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Ireland U-20s fired up for history shot at Baby Blacks


Conor Oliver goes over for Ireland’s second try during their U-20 World Championship clash in Calvisano, Italy

Conor Oliver goes over for Ireland’s second try during their U-20 World Championship clash in Calvisano, Italy


Ireland's Billy Dardis runs in his team's first try

Ireland's Billy Dardis runs in his team's first try


Irelnand's Nick McCarthy offloads the ball

Irelnand's Nick McCarthy offloads the ball



Conor Oliver goes over for Ireland’s second try during their U-20 World Championship clash in Calvisano, Italy

Could this be the team that finally does it? Could this be the bunch who buries decades of hardship, heavy defeats and hard-luck stories and become the first Irish men's side to nail a win over New Zealand?

It will be a tall order for Nigel Carolan's men but they have set themselves up for a right crack at the most prolific winners of World Rugby U-20 Championship and will go into Wednesday's pool decider in Viadana with absolutely nothing to lose.

Last summer's 17-14 win by the Irish women's team in a pool match in the World Cup in France remains the only victory by an Irish side in a 15-a-side match against New Zealand.

For that to change this Irish side will need to up their set-piece game and secure their own ball more comprehensively in scrum and lineout, and will also need to show a bigger return on finishing chances.


But they have now won two tight matches and while there is a danger they could have burned up their quota of luck, this is a side, for a change where most Irish teams are concerned, who seem to enjoy a generous chunk of good fortune.

Of course, you make your own luck as well and as Scotland butchered several gilt-edged scoring chances with knock-ons a metre or so from the line, the fact that inevitably there was an Irishman in close attendance was a factor.

Ireland, too, squandered chances by spilling ball but handling was made difficult by the greasy ball in serious humidity and temperatures topping 30 degrees throughout.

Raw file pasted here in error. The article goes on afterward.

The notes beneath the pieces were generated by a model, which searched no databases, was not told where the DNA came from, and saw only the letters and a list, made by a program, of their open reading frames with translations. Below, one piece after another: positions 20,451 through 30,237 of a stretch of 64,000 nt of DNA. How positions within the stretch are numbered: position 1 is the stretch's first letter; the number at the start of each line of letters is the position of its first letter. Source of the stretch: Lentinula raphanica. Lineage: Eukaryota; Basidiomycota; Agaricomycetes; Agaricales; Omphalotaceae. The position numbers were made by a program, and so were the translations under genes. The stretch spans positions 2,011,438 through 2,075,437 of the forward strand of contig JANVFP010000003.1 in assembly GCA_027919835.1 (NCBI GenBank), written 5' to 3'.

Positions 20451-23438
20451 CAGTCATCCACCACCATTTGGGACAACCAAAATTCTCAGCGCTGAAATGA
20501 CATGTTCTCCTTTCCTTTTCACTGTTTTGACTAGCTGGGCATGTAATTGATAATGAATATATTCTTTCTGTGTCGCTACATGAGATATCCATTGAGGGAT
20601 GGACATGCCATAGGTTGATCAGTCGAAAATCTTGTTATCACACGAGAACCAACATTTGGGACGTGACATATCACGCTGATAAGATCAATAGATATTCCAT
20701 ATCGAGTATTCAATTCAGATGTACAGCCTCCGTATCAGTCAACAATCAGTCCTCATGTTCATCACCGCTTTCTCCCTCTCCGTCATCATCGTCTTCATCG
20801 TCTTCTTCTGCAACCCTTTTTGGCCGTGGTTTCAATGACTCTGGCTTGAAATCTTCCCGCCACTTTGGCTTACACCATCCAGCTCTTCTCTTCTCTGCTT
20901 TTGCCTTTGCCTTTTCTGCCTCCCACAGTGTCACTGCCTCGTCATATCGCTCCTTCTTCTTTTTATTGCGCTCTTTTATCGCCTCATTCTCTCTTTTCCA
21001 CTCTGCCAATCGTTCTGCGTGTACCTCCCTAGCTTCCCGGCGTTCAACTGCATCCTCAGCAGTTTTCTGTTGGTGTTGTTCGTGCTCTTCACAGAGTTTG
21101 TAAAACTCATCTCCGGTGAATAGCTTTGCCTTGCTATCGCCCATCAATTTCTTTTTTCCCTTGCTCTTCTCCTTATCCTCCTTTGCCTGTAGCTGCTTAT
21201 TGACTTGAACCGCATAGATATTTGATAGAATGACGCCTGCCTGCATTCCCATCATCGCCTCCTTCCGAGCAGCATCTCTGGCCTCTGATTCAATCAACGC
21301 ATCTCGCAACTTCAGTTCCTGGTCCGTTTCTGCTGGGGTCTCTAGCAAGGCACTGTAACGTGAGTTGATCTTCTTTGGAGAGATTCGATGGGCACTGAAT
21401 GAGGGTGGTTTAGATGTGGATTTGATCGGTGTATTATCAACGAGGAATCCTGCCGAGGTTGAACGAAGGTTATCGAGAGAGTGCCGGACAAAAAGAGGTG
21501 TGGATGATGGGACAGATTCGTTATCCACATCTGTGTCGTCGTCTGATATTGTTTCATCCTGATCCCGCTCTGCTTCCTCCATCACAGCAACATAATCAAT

At least Wednesday's clash with the Baby Blacks will be at the cooler time of 8.30pm.

New Zealand, too, have won both their games but while they hammered Scotland 68-10, they looked far from invincible in scoring a penalty two minutes from time to break Argentine hearts for the second time in just four days.

It was small consolation to Los Pumitas that the crowd in Calvisano gave them a standing ovation after their 32-29 loss.

Irish coach Carolan said they would take encouragement from that game, but he plans to concentrate on his own men. They don't intend to train between the games, just having a captain's run to allow bodies recover from another gruelling test.

"We wanted to be in contention going into the final pool match and that's where we are," said Carolan. "We know we have areas we can improve on and we will need to improve on if we are to have a go at New Zealand.

"It may have been tight but we have put ourselves in a position to qualify for the semi-finals.

"That was the target when we saw the fixtures, make sure we were in contention going into the final pool game.

"It will be a big challenge but these are good players and they have won two games and still have plenty of room for improvement.

"We will be having a crack at New Zealand, no doubt about that."

The quality of Garry Ringrose is key to their hopes and his centre partnership with Sam Arnold was the springboard to success on Saturday after Scotland initially laid siege to the Irish line but came away empty-handed.

The line-breaking ability of Ringrose set up Billy Dardis for the opening try after 12 minutes and by the 32nd minute they were 15-0 to the good with Ringrose again heavily involved before flanker Conor Oliver spotted a gap and got on over.

It was 15-3 to Ireland at the break and Joey Carbery got his second penalty shortly after the restart but instead of pushing on and securing a bonus point, Ireland found themselves on the back foot for most of the remainder of the game.

Scotland, inevitably, cut the gap when Lewis Carmichael got over to leave five between them in the final quarter but Ireland kept their nerve.

Carbery got another penalty and the hero against Argentina, Tomas Quinlan, sealed it before the Scots struck for a late consolation try from Ruaridh Knott.

Ireland - B Dardis; C Gaffney, G Ringrose, S Arnold (J Stockdale 61), S Fitzgerald; J Carbery (T Quinlan 67), N McCarthy (capt) (C Rock 67); A Porter (L O'Connor 63), S McNulty (Z McCall 52), O Heffernan (C O'Donnell 52); D O'Connor, A Thompson (J Dwan 63); J Murphy, C Oliver, L Dow (N Timoney 52).

Scotland - R Howarth; R Nairn, T Galbraith (R Galloway 61), P Kelly, A Coombes; B Kinghorn, G Horne (A Davidson 57); M McCallum (R Graham 46), S James (R Graham 49), Z Fagerson (J Owlett 78); S Cummings (B Vellacott 57), L Carmichael; N Irvine-Hess, J Ritchie (capt) (R Knott 28-37, 40), M Bradbury (R Hutchinson 32).

Ref - W Houston (Australia)

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